Green Chair/Noksaek-uija [pt]
Directed by Park Cheol-su [Park Chul-soo]
South Korea, 2004 Colour – 98 min.
Starring Seo Jeong, Shim Ji-ho, Oh Yun-hong, Seon Uk-hyeon, Kim Jeon-han, Yun Se-jeong, Yu Myeong-sun, Ju Bu-jin, Yul Ri, Baek Hak-gi
Capa DVD
Kim Mun-hi (Seo) is arrested, accused of having sexual intercourse with a minor, Hyeon (Shim), and is sentenced to community service at a residence for the elderly. Heyon is waiting for her when she leaves prison and takes her away from the scandal-craving journalists. In a few days he will reach the age of consent (20 years) and Mun-hi resists their relationship. In spite of the risks, both spend some time in a motel.

Park Cheol-su is the author of an extensive filmography that goes back to the 70s. Among his most famous titles we can find 301-302 (1995) and Kazoku Cinema (1998). Along with his own production company, Park also runs a cinema school and organizes a DV-film festival in order to give young movie directors an opportunity to show their work.

At the Udine's Far East Film Festival, the director revealed that Green Chair came to light through the advice of a friend who suggested he should do a film based on something that usually sells very well – sex. Perhaps it is just a sardonic comment on the part of someone whose films usually fail the box office and which considers the South-Korean market to be strongly resistant to any works outside the mainstream.

Just his impression? The studio considered that the film would fail to target the commercial market and placed it on the shelf for a year and a half. Just in the middle of the year 2005, after being in film festivals – Sundance and Udine – did Green Chair had its premiere in South Korea movie theatres. Later, it was edited in DVD.

The difference in the ages of the protagonists is a base start in Green Chair, being a pretext to place the two characters "on the side" having to deal with a forbidden relationship. The brief isolation is a solution that appears to be impossible to turn around; first at the motel, then at Su-jin's (Oh) home, Mun-hi's artistic friend. The three of them form a sui generis familiar home circle that we question if it may last.

Shim, Seo Shim, Seo
Nobody could predict that it would all start with a Roy Orbison "Best Of" crashing onto the floor.

The age element provides a narrative structure that leads to the final sequence, where all the relevant characters in the film come together. On a limited space, the voices of the community are reproduced: parents, friends, old relations, even the Law itself impersonated. The relationship ends up being analyzed, questioned or sanctioned by those external elements, which Mun-hi and Hyeon must face and overcome.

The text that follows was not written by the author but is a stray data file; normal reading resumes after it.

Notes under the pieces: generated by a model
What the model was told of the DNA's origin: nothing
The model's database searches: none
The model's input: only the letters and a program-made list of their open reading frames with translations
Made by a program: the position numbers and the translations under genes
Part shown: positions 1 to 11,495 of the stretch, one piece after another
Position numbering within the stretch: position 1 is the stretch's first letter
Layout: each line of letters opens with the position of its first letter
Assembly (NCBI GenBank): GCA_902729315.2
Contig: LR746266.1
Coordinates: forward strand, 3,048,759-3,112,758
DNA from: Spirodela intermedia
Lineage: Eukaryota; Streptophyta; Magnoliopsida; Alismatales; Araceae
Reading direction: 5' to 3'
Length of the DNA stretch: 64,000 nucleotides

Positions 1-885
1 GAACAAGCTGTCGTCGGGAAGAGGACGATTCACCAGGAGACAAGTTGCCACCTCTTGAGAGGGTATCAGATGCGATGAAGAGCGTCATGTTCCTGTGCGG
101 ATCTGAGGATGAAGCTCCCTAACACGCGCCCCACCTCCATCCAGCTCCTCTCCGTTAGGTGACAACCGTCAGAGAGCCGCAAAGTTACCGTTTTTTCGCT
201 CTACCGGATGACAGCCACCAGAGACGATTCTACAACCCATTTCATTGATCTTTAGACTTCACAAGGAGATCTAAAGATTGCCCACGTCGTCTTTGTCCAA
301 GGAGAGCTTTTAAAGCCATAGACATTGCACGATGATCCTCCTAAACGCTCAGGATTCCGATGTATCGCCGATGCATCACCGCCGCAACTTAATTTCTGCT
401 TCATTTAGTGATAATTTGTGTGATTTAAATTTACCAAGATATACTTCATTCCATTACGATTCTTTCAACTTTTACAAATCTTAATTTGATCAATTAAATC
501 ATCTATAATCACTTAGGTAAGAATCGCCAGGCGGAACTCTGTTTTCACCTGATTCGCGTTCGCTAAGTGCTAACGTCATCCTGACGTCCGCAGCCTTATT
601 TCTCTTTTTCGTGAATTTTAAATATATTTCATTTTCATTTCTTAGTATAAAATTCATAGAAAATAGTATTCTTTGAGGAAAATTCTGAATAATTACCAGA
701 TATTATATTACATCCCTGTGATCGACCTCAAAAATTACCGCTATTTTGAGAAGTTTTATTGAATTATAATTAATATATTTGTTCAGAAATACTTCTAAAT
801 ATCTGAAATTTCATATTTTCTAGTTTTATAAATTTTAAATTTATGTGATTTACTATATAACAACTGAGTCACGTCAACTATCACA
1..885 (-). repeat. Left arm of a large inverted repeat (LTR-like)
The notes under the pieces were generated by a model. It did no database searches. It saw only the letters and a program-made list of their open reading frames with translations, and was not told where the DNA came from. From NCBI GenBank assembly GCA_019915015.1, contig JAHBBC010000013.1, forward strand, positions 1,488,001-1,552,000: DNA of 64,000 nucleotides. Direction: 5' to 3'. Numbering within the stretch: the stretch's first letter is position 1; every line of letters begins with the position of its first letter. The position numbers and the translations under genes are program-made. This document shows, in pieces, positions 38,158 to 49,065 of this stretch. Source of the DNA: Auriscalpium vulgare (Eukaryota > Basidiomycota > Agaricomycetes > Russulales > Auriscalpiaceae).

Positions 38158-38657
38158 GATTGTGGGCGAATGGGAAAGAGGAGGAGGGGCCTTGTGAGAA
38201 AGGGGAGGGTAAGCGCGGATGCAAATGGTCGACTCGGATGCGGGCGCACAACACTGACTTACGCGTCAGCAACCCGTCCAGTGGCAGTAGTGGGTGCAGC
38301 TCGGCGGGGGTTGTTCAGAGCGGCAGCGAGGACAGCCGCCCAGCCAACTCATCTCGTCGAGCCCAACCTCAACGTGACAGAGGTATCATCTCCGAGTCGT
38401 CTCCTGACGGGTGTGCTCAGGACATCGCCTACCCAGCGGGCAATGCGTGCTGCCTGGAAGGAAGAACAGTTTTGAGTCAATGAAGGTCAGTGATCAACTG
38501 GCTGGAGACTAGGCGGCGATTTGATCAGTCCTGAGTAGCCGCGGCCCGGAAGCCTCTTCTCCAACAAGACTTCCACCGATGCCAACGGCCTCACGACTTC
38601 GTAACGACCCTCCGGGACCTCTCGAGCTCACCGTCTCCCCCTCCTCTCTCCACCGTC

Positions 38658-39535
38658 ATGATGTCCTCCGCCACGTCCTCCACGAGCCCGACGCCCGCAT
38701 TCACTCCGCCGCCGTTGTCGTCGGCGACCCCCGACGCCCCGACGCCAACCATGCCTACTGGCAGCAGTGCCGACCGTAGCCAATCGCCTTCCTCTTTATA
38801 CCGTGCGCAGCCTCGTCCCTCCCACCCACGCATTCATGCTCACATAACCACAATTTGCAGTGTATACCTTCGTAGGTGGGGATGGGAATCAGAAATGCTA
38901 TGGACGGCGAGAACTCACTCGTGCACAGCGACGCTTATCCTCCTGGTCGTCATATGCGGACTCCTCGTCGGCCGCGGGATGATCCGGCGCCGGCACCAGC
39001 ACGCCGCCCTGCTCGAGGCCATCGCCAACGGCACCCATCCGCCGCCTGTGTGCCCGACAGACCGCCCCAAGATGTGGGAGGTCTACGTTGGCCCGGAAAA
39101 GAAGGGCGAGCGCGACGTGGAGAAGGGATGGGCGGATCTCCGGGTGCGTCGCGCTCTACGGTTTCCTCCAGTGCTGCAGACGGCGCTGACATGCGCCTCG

There is a twisted sense of humour throughout the whole film, but the best moments come in the end, based on the interaction between the several characters. Those present play a role in the narrative on which Park is focused, rejecting any realism as the scene unfolds – it does not make any sense that even half of those people are there. It is as if they had all been invited by the director Park Cheol-su and not by the hostess Su-jin.

Oh Festen
Su-jin (Oh Yun-hong) shelters the lovers in her home and hostesses the reunion where all the characters come together.

Despite the suspension in realism, there is, in this segment of the film, what we might call an aesthetic documentary, motivated by the need to hear all the "statements" of some people regarding the protagonists' relationship. Thus, instead of writing dialogue and rationalizing the presence of all the characters, Park just induces them to open a door, enter and share their opinions with us. Those we have not met are introduced to us, with their relationships to the protagonists coming up on the screen. In some planes the explanations are given directly to the camera, as if we were also invited and those present shared with us their points of view.

Seo Jeong
In order for the film to work and so as not to feel that the main motivation is to attract the public based on the (supposed) polemic relationship between a woman in her thirties and a minor (although almost 20 years of age) — and on the extensive sex scenes between the two —, Park pulled out good performances from the main cast, led by Seo Jeong and young Shim Ji-ho. Adding Oh Yun-hong and a group of functional relevant secondary actors on a solid and mature text, the relationships between the characters become fully credible.

Still a word for the excellent photography, supported by natural light, effective composition and editing and a seductive original soundtrack, to complete a proposal for good cinema, which deserves to be presented to and appreciated by a much wider audience.


Udine 2005. The South Korean DVD (Miro Vision/Starmax, R3) contains two discs. The first one includes the film on an anamorphic 1.85:1 transfer and Dolby 5.1 and 2.0 tracks. The second one (without subtitles) includes a 90 minutes documentary with behind the scenes footage and two trailers. It should be noted that the film image quality is well above average compared to other Korean DVDs, without clipping levels of brightness and contrast.

17 Dec 05
(Original review 5 Dec 05)

Translated by Carla Graça

cinedie asia © copyright Luis Canau.